More cottontails have been seen here than in the past several years, probably because the extreme drought is lessening.
This cottontail is nibbling grass among gaillardia or indian blanket, which is Oklahoma's state wildflower.
This cottontail is nibbling grass among gaillardia or indian blanket, which is Oklahoma’s state wildflower. These cottontail  photos were made June 30th and July 21st, 2014.

All images on this site are copyrighted © by Larry D. Brown and may not be used in any manner without permission.

Field Sparrow

Winter 2013-14 in Boiling Springs

To see photos larger and sharper, please click anywhere in a photo and scroll through them using arrows revealed by holding cursor over photo.  If using smartphone or tablet,  touch photo to enlarge and scroll forward by touching right side or back by touching left side. There is also a menu of all previous posts at the bottom of this page. If viewing on a computer the menu will be in a side-bar to the left.

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Field Sparrow
Field Sparrow
Field Sparrow
Field Sparrow
White-crowned Sparrow
White-crowned Sparrow
Dark-eyed Junco
Dark-eyed Junco

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Winter 2012-13 in Boiling Springs State Park

 

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White-tailed buck photographed 12-25-12
White-tailed buck photos made 12-25-12.

_IGP4905There is no need to feel sorry for white-tailed deer in cold, snowy weather. The hollow hairs in their winter coats insulate so well that not enough heat escapes their bodies to melt snow falling on them.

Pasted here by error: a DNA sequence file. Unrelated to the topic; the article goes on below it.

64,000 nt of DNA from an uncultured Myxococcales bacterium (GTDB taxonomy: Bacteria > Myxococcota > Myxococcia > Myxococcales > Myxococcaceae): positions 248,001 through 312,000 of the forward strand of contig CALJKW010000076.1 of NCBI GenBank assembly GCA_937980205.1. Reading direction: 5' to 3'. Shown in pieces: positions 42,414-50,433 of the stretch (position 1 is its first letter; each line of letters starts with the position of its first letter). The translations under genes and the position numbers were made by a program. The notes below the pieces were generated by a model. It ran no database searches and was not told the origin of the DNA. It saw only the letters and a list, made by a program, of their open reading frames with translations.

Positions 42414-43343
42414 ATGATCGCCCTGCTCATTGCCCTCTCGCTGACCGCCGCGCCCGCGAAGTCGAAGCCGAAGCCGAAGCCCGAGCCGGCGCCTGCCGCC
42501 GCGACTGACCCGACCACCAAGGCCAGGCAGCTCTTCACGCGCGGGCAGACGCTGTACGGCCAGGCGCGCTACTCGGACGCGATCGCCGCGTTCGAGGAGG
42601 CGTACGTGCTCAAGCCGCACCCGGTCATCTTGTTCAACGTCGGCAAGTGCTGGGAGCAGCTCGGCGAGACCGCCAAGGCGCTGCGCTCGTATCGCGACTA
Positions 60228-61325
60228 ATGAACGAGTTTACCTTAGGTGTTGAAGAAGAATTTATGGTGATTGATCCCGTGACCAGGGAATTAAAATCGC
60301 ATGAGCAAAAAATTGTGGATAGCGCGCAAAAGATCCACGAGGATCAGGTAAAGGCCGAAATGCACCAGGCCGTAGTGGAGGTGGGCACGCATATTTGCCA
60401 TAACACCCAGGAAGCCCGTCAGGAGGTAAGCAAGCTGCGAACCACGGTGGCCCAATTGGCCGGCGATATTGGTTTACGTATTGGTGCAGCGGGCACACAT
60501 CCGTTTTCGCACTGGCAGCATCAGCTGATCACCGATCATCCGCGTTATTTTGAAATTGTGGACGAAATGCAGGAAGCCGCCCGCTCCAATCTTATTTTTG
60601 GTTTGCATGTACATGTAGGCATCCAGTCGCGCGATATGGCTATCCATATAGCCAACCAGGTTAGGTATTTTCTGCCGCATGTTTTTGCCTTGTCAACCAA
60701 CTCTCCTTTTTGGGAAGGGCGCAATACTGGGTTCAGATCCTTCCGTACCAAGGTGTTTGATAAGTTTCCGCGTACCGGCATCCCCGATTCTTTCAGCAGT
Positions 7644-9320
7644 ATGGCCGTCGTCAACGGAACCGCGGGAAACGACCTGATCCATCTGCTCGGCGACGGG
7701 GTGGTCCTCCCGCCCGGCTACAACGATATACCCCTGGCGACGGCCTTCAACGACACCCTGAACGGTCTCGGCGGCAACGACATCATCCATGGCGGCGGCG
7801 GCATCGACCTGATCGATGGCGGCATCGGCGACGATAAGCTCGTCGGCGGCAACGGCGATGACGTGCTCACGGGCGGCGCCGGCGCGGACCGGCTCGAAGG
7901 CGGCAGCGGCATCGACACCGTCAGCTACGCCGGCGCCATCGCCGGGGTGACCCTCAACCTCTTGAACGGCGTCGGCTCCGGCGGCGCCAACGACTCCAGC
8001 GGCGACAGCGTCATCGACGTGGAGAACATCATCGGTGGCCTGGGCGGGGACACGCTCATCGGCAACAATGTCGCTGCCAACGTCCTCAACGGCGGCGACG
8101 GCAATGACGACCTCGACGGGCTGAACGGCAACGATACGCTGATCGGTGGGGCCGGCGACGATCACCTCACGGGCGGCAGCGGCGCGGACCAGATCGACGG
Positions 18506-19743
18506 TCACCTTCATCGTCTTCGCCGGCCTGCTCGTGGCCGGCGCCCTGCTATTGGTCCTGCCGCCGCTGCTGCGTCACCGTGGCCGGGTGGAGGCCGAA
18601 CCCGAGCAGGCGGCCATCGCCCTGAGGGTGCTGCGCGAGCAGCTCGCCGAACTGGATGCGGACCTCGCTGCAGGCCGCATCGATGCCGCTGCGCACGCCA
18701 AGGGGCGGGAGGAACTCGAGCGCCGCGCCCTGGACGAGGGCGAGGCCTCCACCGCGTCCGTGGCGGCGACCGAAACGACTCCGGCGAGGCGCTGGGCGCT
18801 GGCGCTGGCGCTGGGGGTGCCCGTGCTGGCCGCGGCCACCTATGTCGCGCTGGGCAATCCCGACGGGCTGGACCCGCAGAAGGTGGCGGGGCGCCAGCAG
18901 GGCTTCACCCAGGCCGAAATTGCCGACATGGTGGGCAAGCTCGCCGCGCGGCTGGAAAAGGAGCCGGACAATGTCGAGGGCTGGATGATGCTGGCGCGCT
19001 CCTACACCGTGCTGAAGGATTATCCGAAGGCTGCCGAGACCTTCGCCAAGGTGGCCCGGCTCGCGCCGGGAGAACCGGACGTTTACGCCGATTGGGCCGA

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_IGP4875White-tailed doe photos made 2-12-2013.

Yucca Plants
Yucca plants photographed 2-20-2013.

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Buttonbush Leaf and Seed-pod
Buttonbush leaf and seed-pod and the preceding six photos made on 2-21-2013.
This and the following photos made on 2-22-2013.
This and the following photos made on 2-22-2013.

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Boiling Springs Bucks 2011

White-tailed bucks photographed in Boiling Springs State Park, Oklahoma from November 10 through December 6, 2011.

_IGP0402November 10th, the rut or breeding season is just beginning. Notice this buck doesn’t yet have the swollen neck which bucks have during the rut.

_IGP0417Early morning light adds a beautiful warmth to the color in this image. The frost on the grass in the shaded foreground has not yet melted.

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_IGP0464This one has a nice symmetrical 10-point rack.

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_IGP0569The center of interest

_IGP0683During the rut, bucks are active night and day and get very little rest.

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_IGP0768Ouch! This one has gotten too close to a porcupine. Note the five quills stuck to the left side of his face. Believe it or not, porcupines are not unusual in northwestern Oklahoma.

_IGP0887A light snow has blanketed the park on the morning of December 6, 2011 and the rut is almost over for another year.

A New Crop of Whitetails

Boiling Springs State Park is home to a new generation of white-tailed deer each summer. The summer of 2011 has been extremely hot and dry and has affected the condition of some of the deer.  The does especially seem a little more skinny than usual, having an extra or (usually) two extra mouths to feed. They also spend less time in the open and disappear into the shade of the woods sooner as the heat rises earlier than in cooler years.

_IGP9213The fawns’ big ears help to keep them cool by radiating heat from the blood flowing through their ears.

_IGP9373This doe is giving her fawn a licking.

_IGP9316This fawn has it’s ears on the alert.

_IGP9204A doe feeding with her fawns.

_IGP9421Fawns exploring in the early morning light.

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All images on this site are © copyrighted by Larry D. Brown and may not be reproduced in any manner without permission.